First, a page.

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Day in the Life

Matt Russell and the Importance of Calling in Creation Care

Image Courtesy of Matt Russell

Like most people, Matt Russell’s life contains multitudes of layers.

Before his work in sustainability would take him to 26 states, D.C., Scotland, Italy, and Cuba —  and before spending twelve years working at Drake University’s Agricultural Law Center — and well before returning to Iowa to “put down his roots,” Mr. Russell was on a much different path.

A fifth-generation farmer, the Iowa native grew up Catholic, attended a Catholic high school and college, and even spent a few years in seminary preparing for a life in ministry as a priest — but life took a different turn. Now he and his husband, Patrick Standley, operate Coyote Run Farm, a 110-acre swath of land in rural Lacona, Iowa.

“I left in my third year, but I taught religion at a Catholic high school for a couple of years. I came home and after being in Las Vegas for two years teaching I really had decided at that point, the rest of the arc of my life was my call to ministry or my call to discipleship was transitioning into not ministry but sustainability work.I went to graduate school to get a master’s in rural sociology and then spent 14 years doing secular work around sustainability economic development injustice.”

Mr. Russell is an easy speaker, gregarious, and warm. He offers real knowledge, but with the simplicity of someone who knows his work is his “calling,” which often results in listeners leaning in, eager to hear what he’s involved in, what he’s doing right now, and tomorrow.

Laughing at the arc of his journey, Mr. Russell puts it simply:

“I often say, when you’re moving through life, you know you’re moving, you’re following your passions, you’re walking through doors that are opening. You’re moving. If you stop and look back, that’s when you realize that often you don’t know where you’re going but once you’re there you can look back and say, ‘Yeah, this all makes sense.’”

Image Courtesy of Matt Russell

When asked from where he draws his mandate — his calling to be a good steward of the earth — his answer is immediate:

“For me, it really is about how we are as brothers and sisters, as siblings. How are we paying attention to each other and to the Creator? A lot of people in the environmental community find their way to God through nature. And I certainly feel that. But for me, it’s about that relationship we have with each other and as a Christian, with the Trinity. When you look broadly across all the faith traditions, across history and across time and space, there are the values that are consistent. And that’s being in relationship with each other, being in relationship with Creation that we all share.”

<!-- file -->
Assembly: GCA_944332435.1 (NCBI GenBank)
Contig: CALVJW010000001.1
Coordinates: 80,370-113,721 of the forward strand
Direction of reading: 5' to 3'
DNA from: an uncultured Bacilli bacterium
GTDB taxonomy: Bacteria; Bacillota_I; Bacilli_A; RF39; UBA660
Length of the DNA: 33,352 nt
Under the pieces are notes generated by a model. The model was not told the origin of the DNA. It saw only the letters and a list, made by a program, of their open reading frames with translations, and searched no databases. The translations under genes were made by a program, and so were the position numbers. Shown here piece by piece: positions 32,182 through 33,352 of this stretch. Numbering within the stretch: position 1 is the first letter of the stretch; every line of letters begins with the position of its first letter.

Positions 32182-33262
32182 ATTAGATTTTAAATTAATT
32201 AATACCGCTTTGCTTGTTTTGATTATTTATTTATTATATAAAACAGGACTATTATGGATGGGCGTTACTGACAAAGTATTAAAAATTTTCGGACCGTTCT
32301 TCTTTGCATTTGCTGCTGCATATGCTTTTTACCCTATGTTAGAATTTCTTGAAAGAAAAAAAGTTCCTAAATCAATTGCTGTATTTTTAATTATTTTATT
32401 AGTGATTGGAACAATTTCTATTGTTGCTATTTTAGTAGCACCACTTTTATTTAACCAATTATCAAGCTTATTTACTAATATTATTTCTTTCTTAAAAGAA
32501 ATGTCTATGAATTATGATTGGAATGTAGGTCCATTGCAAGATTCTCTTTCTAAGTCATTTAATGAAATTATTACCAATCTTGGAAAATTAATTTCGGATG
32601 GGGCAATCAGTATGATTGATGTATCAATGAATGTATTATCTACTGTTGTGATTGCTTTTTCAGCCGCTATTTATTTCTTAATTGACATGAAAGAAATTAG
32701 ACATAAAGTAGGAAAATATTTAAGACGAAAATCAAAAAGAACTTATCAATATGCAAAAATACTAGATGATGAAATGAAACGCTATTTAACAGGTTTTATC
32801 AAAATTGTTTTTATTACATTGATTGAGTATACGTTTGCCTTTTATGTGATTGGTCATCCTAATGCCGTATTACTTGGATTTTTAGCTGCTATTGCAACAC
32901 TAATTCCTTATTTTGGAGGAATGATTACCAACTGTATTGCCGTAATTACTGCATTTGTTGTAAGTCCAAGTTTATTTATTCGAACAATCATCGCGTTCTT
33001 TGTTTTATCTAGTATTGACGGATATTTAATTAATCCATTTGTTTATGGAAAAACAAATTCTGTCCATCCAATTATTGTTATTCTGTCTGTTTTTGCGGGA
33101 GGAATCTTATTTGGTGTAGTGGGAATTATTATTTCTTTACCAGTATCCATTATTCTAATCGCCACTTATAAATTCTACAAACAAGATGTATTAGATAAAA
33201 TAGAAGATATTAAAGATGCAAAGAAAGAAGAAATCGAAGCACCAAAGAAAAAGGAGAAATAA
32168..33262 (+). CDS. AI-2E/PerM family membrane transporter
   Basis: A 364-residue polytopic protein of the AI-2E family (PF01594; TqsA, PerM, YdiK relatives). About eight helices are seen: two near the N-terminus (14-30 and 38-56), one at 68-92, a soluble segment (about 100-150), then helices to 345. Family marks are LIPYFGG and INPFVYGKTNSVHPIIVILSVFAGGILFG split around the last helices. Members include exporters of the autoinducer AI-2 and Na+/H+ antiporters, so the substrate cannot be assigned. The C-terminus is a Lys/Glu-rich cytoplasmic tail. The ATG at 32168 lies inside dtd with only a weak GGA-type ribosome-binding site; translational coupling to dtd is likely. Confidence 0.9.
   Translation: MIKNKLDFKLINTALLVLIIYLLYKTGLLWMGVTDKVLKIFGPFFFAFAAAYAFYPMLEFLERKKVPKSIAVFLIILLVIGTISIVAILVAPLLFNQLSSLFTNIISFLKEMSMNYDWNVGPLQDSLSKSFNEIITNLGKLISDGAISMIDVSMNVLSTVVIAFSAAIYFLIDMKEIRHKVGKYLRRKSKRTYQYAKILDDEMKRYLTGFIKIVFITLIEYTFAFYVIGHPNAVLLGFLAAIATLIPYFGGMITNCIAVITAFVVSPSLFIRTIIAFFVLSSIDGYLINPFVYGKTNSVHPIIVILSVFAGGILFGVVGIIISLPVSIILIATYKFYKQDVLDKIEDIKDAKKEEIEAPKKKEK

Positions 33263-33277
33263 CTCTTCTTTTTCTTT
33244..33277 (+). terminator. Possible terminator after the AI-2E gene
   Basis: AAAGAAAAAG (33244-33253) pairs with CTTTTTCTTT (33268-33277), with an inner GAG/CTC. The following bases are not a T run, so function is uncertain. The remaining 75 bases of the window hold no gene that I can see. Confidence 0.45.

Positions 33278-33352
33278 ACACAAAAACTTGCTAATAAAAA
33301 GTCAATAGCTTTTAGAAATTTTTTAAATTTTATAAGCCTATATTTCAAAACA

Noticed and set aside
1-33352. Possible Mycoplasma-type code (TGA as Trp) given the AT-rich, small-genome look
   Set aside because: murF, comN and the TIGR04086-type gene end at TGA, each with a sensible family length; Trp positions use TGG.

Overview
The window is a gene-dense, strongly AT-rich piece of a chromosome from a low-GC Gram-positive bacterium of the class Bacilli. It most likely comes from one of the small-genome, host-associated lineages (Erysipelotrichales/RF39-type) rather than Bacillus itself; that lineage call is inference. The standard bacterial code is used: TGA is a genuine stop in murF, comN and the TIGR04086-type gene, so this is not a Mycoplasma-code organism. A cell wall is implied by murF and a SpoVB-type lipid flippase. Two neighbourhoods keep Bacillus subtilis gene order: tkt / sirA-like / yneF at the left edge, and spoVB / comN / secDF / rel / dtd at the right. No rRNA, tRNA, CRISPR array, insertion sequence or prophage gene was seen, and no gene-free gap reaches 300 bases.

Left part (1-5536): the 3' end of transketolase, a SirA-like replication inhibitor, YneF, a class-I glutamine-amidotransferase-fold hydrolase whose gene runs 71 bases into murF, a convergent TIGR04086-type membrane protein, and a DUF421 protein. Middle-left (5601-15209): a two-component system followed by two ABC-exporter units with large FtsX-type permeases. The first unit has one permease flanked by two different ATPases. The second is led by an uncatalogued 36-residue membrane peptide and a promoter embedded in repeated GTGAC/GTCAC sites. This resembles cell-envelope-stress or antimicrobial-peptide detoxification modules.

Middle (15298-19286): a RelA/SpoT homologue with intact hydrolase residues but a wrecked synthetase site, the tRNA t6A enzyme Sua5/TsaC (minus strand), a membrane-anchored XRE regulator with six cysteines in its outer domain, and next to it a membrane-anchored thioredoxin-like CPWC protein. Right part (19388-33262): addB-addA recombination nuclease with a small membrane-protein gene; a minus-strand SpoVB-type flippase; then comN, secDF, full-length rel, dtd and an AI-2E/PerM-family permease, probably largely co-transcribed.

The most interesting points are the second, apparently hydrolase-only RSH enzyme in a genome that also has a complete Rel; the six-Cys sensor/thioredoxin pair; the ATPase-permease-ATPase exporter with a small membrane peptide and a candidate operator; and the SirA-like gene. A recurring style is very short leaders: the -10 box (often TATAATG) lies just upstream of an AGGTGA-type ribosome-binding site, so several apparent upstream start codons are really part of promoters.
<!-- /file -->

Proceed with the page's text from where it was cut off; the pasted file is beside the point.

Mr. Russell navigates complex issues through a life of study and  “listening to the feedback” the Earth can offer.

“[Humans] have done some amazing things together but we don’t pay attention to what’s happening with the climate, with what’s happening with water, with really all of the living environment on Earth. We aren’t paying attention to that feedback.”

He cites recent history as proof that things can and do change quickly.

“If you look at 1930, we were at the end of a mechanical and cultural revolution that came out of northern Europe. Horsepower, lots of technology, plant breeding. We transitioned into The Green Revolution—the fossil fuel era of agriculture—from 1930 to 1950.”

Picking up steam and surging forward to make his point, he says:

“In 1930 most farms had horses and they were growing open-pollinated corn. By 1950, almost every farm was growing hybrid corn, using industrial fertilizer, and already starting to use petrochemicals.

Here he makes his central point:

”We’re at the same moment. In the next 20 years from 2020 to 2040, we have to go through an even more explosive revolution in agriculture and the science of studying it. And we’re all talking about it now with regenerative agriculture. It’s a huge disruption. But if we’re successful at the disruptions there are enormous opportunities for farmers. We’re integrating ecosystem services. Our commodity crops are expanding and [we’re] diversifying the commodity crops. We’re reversing this trend of bigger and bigger global supply chains, not that they can go away, but the need for alternatives. That is what the science is saying and that is what the economics are saying. And for me, the most important thing is what our Creator is calling us to do.”